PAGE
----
A rich family loads up a boat and leaves on an exploration, taking a chance and looking for something better. As they sail away from land they see the land slowly disappearing apparently sinking into the sea. The only conclusion they could reach was that the water was rising, a great flood, as they approached land at the other side it appeared that the flood was subsiding. Any one that has been on a boat trip will have seen this phenomena and knows that this is caused by the curvature of the earth and the visible horizon and so on. But to primitives with a flat earth theory the story would be perfectly logical.

            Even more fascinating is how so many of these primitive ideas have not only survived but have been embellished and expanded, can now be used to explain anything, instead of primitives sacrificing to God we have God sacrificing to primitives.

      • Michael Ross says:

        “It is similar to the days of your revolution and Europe of the time, many thought atheism was impossible but could not accept the organised religions as having value or truth, so Deism was born.”

        That was true of a number of the founders. They believed in God and the Bible but were critical of organized religion. That could be said of Washington. He was a member of the Anglican church but never attended while he was president.

  2. Katherine says:

    It is in our lives, and not from our words, that our religion must be judged. — Thomas Jefferson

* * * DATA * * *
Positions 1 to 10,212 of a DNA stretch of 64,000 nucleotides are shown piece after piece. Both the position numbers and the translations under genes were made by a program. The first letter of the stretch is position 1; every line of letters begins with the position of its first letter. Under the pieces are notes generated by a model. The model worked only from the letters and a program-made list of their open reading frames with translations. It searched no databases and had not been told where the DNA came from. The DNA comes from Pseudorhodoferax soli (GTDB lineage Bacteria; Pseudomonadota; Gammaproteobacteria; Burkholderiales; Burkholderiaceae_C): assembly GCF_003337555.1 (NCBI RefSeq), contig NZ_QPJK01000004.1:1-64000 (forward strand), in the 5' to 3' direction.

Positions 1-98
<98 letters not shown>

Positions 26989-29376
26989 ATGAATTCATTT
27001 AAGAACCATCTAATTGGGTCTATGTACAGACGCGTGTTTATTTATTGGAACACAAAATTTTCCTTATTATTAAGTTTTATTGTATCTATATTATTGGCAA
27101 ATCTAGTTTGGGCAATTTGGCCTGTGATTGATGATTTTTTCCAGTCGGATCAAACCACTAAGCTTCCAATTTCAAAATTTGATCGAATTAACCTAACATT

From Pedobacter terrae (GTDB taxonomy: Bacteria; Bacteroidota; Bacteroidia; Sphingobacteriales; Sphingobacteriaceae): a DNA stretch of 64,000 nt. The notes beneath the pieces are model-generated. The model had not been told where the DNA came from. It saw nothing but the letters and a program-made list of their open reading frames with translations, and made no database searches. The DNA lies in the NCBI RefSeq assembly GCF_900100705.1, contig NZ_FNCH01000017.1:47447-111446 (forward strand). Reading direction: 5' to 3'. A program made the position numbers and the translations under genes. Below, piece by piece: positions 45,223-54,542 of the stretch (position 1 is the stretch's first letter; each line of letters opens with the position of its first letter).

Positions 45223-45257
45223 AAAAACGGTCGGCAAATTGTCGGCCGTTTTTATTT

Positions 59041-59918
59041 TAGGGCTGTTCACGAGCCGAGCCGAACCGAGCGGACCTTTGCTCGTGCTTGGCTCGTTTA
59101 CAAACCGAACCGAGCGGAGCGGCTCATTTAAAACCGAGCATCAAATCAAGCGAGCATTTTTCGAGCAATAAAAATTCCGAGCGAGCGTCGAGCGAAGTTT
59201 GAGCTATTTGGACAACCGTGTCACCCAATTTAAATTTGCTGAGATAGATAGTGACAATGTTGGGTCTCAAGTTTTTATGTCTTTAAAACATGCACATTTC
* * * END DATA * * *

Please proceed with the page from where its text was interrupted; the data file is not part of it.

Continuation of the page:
3. H.P.Drifter says:

    Spirituality is soft sell religion, if they can not get you to join the church, They tell you watch your Karma. You need to do that, just another form of manipulation. Everybody has some unexplainable things happen in their lives that can seem to be supernatural, but really its all in your head, the limit of your experience whatever that was. Just through mediation I can take myself all kinds of places, again in all in my head. The brain is marvelous tool when you use correctly, use it for your own good and don’t self destruct. Human emotions and intelligence mirror each other, bouncing back into your face, they are two things reflecting off the same mirror. How you interpret what you see is your own reality, whatever you think it is. Good thoughts, bad thought, good emotions bad emotions and everything in between rolled in a ball which is your head that speaks when you open your mouth (sometimes) better you keep it shut and think before speaking. Making conscious decisions instead of making those influenced by things you can not understand is the way to go. Don’t be influenced by somebody pedaling something for the greater good or any such nonsense, be your own man or own woman. Manipulation is an art form perfected by the church and the politicians. Don’t fall under its spell, that is witchcraft, it soft sell religion, marketed under the name of Spirituality.

    H.D.P.

    • Avatar of realist realist says:

      I’ve always felt that spirituality is an inside job for each of us. Typically I find experiences that cause me to recognize an insight into my behavior to be spiritual. It doesn’t have anything to do with belief, religion or stamps of approval from anybody outside myself. It’s just self-knowledge.

      • H.P.Drifter says:

        Realist
        I call that improvement in one’s personality, developing one’s personality to be able think better, more clarity of thought, have insight. To be a better person.
        Oh, Henry is not a Gentleman, more like flies on meat. Pest

        • Henry says: